Scene: Butch's Phone Call With Phil - Little Italy
[A double-decker tour bus passes through the scene.]
Tour Guide: This is New York's famous Little Italy. It once covered over 40 square blocks but has now been reduced to one row of shops and cafes.
Here Little Italy is clearly a metaphor for the Mafia. The significantly diminished size of Little Italy is symbolic of the significantly diminished influence the Mob has on contemporary life.
[Butch walks and talks to Phil on his cell phone. When the call is complete, Butch looks up and realizes that he has left Little Italy and ended up in China town.]
Butch's meandering is an abstract depiction of time passing the Mafia by. The physical act of walking represents the passage of time - the more Butch walks, the more time goes by. Finally, when the call is over, Butch finds himself, the "made man," out of place and disoriented.
Scene: AJ and Rhiannon in AJ's SUV
This whole scene is played out against the backdrop of Bob Dylan's song It's Alright Ma (I'm Only Bleeding). One of Dylan's most famous lines occurs in this song, albeit at a point in the song that precedes the start of the scene:
He not busy being born is busy dying.
One reasonable interpretation is that AJ is unwittingly "busy dying" through the pursuit of his relationship with Rhiannon.
[Rhiannon smokes a cigarette]
The imminent engulfment of the SUV in flames is symbolic of the impending crucible of violence that awaits the Soprano family. Although the fire is ostensibly attributed to the SUV's catalytic converter and the leaves in which AJ parked, the fact that Rhiannon, just moments prior, is depicted with a source of fire is nonetheless symbolically meaningful.
The lack of noticeable flame and smoke associated with the cigarette is a curiosity. This may well be an allusion to the subtleness surrounding the idea that Rhiannon is the symbolic source of the "fire".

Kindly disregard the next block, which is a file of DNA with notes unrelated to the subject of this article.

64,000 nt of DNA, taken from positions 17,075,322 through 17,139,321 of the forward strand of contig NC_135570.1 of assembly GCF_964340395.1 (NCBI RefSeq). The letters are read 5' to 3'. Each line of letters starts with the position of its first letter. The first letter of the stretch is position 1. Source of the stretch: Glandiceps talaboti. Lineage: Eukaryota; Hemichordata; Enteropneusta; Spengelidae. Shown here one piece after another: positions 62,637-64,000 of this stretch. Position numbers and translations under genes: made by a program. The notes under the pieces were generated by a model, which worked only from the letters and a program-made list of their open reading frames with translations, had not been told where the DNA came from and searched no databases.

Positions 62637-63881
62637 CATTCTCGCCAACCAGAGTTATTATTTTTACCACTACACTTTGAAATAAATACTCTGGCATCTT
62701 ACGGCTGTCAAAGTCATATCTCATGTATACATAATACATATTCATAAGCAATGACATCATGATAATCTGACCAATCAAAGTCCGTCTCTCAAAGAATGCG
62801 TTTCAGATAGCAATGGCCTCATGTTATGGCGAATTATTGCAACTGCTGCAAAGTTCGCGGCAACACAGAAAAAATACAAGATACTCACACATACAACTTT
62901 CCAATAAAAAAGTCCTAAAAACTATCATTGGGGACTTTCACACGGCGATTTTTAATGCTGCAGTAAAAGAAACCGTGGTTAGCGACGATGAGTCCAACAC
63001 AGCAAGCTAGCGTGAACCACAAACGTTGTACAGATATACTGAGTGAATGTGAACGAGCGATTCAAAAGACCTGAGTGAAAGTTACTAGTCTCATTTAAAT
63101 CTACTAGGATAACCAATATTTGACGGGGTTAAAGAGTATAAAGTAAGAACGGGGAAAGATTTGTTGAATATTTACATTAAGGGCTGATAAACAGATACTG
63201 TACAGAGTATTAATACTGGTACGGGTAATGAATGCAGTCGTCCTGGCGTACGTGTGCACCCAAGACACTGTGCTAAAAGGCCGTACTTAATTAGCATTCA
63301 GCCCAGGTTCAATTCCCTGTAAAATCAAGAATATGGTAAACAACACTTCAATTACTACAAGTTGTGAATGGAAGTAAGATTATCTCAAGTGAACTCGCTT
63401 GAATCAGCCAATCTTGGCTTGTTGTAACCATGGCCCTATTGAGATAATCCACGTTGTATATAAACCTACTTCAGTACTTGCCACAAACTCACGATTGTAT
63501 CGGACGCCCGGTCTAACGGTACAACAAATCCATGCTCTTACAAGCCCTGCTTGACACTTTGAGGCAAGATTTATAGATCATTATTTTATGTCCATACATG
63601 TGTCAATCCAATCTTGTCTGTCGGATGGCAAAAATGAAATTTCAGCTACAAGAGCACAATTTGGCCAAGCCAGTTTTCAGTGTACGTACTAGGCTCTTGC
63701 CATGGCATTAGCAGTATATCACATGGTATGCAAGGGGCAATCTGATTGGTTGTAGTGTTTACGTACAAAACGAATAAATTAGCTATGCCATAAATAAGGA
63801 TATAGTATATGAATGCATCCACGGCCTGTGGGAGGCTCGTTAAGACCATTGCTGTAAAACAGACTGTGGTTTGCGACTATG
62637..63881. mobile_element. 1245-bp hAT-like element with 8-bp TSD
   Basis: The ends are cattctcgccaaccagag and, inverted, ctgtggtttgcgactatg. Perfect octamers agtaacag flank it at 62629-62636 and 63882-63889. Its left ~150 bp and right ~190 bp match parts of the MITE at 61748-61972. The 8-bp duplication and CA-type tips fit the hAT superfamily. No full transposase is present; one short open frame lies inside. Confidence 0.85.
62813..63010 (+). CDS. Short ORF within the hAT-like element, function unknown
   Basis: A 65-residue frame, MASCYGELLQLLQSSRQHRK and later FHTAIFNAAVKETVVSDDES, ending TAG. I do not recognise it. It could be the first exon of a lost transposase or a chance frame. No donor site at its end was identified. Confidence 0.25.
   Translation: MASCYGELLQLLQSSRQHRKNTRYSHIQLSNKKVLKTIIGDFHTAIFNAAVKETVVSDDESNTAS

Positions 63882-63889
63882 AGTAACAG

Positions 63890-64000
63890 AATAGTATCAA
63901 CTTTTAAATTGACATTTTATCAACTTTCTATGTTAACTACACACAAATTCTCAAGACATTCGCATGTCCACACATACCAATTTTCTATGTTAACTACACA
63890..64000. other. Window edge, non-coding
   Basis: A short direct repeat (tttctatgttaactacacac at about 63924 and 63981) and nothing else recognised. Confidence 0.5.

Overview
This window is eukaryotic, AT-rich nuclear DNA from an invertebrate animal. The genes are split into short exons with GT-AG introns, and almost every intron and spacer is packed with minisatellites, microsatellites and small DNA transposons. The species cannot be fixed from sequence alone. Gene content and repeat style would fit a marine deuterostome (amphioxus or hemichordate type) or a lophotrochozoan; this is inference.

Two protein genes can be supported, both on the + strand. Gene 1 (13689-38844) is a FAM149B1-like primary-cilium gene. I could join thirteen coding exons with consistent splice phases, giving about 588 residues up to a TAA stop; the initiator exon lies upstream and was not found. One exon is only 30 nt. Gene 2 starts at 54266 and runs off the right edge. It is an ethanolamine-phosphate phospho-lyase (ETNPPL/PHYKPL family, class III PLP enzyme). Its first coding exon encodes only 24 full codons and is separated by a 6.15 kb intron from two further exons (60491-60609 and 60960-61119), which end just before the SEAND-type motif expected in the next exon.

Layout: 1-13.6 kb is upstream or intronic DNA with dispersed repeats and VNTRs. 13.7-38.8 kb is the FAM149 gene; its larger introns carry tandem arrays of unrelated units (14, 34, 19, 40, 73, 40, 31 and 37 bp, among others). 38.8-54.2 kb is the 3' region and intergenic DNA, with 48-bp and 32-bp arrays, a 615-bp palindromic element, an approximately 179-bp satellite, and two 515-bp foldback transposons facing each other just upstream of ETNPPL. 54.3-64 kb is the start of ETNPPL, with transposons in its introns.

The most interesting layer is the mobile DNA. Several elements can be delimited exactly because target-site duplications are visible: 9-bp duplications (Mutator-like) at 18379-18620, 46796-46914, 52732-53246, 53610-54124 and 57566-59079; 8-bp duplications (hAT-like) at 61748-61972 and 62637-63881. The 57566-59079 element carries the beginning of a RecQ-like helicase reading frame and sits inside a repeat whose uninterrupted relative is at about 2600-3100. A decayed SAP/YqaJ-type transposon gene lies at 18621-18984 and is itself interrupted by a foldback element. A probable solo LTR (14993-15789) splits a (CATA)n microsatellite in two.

AJ: This could be a mistake.
More dramatic irony. On the surface this comment is referring to the AJ's concerns over his and Rhiannon's decision to pursue a physical relationship. However, in the broader context of the story line, this statement is an acknowledgement that the relationship with Rhiannon is a mistake, as it will ultimately enable the murders of the Sopranos.
AJ: At least my gas tank was practically empty.
In addition to providing comic relief, this line is serving to illustrate the extent to which AJ misunderstands the situation, both literally and symbolically. A gas tank that is "practically empty" is, in fact, a dangerous thing due to the presence of gas fumes and oxygen. He is equally unaware of the danger associated with his and Rhiannon's relationship.
Scene: Returning to the Bada Bing
[Cat jumps on the table]
Crew Member 1: He was at the safe house. We brought him over.
Paulie: Get him the f**k out. These are snakes with fur. The old Italians will tell you, you can't even put them around a baby. They suck the breath right out.
Crew Member 2: Well, you're the only baby here, so we're ahead of the game.
Paulie: You wanna be wearing his f**king pelt on your head? I said get rid of him.
Tony: Leave him. He's a good guy.
Equally important as the cat representing death - Tony's in particular - are Paulie's and Tony's respective attitudes toward the cat. Paulie wants to have nothing to do with it. He wants the cat gone, immediately. This attitude is a reflection of the take-no-chances, eternal vigilance, that a successful life in the Mafia requires. The reference to the "old Italians" is a confirmation of this attitude based on long-standing Mafia traditions. Tony, on the other hand, steps in on behalf of the cat and in so doing secures the cats presence in the Bada Bing. He is, in essence, letting down his guard and is so doing allowing the cat, i.e. his own death, to exist.